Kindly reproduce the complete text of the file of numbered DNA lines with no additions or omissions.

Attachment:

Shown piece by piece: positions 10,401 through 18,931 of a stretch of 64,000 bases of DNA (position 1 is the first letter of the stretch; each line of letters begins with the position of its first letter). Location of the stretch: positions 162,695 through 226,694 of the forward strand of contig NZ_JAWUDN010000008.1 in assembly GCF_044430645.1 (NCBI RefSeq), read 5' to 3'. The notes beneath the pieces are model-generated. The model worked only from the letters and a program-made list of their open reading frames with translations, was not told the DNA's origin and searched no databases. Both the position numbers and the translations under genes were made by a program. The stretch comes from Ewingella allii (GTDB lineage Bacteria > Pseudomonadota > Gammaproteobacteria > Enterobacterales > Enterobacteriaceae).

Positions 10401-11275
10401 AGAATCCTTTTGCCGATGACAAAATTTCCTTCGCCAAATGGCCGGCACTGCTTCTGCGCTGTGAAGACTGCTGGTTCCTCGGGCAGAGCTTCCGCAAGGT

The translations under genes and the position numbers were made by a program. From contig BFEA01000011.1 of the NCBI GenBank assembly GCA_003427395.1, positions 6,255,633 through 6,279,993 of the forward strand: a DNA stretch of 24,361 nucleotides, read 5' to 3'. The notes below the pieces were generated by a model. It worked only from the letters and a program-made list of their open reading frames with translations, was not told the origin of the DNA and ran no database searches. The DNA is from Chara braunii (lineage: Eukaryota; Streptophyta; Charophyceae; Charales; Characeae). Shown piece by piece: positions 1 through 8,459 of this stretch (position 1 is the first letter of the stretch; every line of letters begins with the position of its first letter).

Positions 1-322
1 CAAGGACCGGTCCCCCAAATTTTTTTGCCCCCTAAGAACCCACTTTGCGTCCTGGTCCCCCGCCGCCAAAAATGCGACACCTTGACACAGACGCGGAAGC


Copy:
Shown piece by piece: positions 10,401 through 18,931 of a stretch of 64,000 bases of DNA (position 1 is the first letter of the stretch; each line of letters begins with the position of its first letter). Location of the stretch: positions 162,695 through 226,694 of the forward strand of contig NZ_JAWUDN010000008.1 in assembly GCF_044430645.1 (NCBI RefSeq), read 5' to 3'. The notes beneath the pieces are model-generated. The model worked only from the letters and a program-made list of their open reading frames with translations, was not told the DNA's origin and searched no databases. Both the position numbers and the translations under genes were made by a program. The stretch comes from Ewingella allii (GTDB lineage Bacteria > Pseudomonadota > Gammaproteobacteria > Enterobacterales > Enterobacteriaceae).

Positions 10401-11275
10401 AGAATCCTTTTGCCGATGACAAAATTTCCTTCGCCAAATGGCCGGCACTGCTTCTGCGCTGTGAAGACTGCTGGTTCCTCGGGCAGAGCTTCCGCAAGGT

The translations under genes and the position numbers were made by a program. From contig BFEA01000011.1 of the NCBI GenBank assembly GCA_003427395.1, positions 6,255,633 through 6,279,993 of the forward strand: a DNA stretch of 24,361 nucleotides, read 5' to 3'. The notes below the pieces were generated by a model. It worked only from the letters and a program-made list of their open reading frames with translations, was not told the origin of the DNA and ran no database searches. The DNA is from Chara braunii (lineage: Eukaryota; Streptophyta; Charophyceae; Charales; Characeae). Shown piece by piece: positions 1 through 8,459 of this stretch (position 1 is the first letter of the stretch; every line of letters begins with the position of its first letter).

Positions 1-322
1 CAAGGACCGGTCCCCCAAATTTTTTTGCCCCCTAAGAACCCACTTTGCGTCCTGGTCCCCCGCCGCCAAAAATGCGACACCTTGACACAGACGCGGAAGC